The most effective and moving film on climate change to date, from someone who has witnessed it firsthand over the past ninety-three years.
We are in the midst of the sixth mass extinction, the anthropocene extinction, which we, human beings, are responsible for. Things are dire. I am terrified for future generations.
If we carry on as we are, the next century will indeed be the “century of hell” — the scale of human suffering will be immeasurable, like never seen before — and the majority of human life will cease. In the space of three hundred years, we will have made ourselves extinct.
But there is still hope, in David Attenborough’s final testimony, as long as we confront reality, show the necessary collective will, and act accordingly.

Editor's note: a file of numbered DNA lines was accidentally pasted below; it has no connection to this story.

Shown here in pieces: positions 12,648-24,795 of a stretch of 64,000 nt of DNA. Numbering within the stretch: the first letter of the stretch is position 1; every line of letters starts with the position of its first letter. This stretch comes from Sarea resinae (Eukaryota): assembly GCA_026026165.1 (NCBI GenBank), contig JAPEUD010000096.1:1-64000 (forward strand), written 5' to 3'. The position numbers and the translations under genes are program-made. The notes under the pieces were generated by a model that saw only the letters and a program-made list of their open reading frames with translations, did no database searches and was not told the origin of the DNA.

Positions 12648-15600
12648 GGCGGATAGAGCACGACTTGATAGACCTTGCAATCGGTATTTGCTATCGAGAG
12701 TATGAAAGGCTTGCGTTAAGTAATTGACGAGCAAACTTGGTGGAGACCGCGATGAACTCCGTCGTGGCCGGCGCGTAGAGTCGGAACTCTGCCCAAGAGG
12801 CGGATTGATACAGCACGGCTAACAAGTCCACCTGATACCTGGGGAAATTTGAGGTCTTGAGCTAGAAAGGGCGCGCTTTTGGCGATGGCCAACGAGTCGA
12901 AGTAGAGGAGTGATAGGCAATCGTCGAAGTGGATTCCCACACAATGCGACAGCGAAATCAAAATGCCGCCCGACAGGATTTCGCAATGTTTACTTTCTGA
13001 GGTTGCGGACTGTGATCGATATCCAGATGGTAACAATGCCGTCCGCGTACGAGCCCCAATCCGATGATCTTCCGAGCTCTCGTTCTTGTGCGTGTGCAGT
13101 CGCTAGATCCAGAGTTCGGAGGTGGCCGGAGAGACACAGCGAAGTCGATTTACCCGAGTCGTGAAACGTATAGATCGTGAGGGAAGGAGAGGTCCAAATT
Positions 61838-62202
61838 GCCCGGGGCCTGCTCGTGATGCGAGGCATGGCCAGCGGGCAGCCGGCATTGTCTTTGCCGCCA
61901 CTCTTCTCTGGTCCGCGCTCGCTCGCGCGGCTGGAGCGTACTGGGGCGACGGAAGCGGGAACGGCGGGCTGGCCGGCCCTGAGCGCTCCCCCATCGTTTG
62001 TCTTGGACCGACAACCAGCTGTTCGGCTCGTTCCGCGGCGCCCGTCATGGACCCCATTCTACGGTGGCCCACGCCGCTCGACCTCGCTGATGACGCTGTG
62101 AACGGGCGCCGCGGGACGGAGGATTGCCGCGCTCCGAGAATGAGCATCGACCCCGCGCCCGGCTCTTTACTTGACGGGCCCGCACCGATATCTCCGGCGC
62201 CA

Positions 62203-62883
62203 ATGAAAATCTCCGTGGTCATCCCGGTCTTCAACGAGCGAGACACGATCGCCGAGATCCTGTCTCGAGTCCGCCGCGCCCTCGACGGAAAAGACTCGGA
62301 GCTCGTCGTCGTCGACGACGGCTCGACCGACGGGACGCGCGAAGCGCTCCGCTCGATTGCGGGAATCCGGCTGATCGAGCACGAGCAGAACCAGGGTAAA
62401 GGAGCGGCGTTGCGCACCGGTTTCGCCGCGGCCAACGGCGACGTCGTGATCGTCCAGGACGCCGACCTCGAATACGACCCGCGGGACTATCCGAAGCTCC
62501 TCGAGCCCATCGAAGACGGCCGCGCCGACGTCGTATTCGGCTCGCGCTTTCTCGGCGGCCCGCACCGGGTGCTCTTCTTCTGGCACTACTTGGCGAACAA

We are fucked, but only if we choose to be. In spite of the pull of our selfish gene, which drives us to seek personal gain and satisfaction above all else, whatever the cost — the current White House incumbent the living embodiment of this human failing — we are able to rise above it, to act for future generations, for humanity, for the continuation of our species … if we choose to. And we must, and will.
Enough of Brexit, Trump and other current preoccupations, which in the context of the mass extinction we are living through and will live through, are mere sideshows, spectacles, irrelevances. They mean nothing. They do not matter.
Let us try, try, try, to focus on what matters, and see where this collective will and focus can take us. Might we save future generations? We must, for them. For what else is there… really. There is nothing.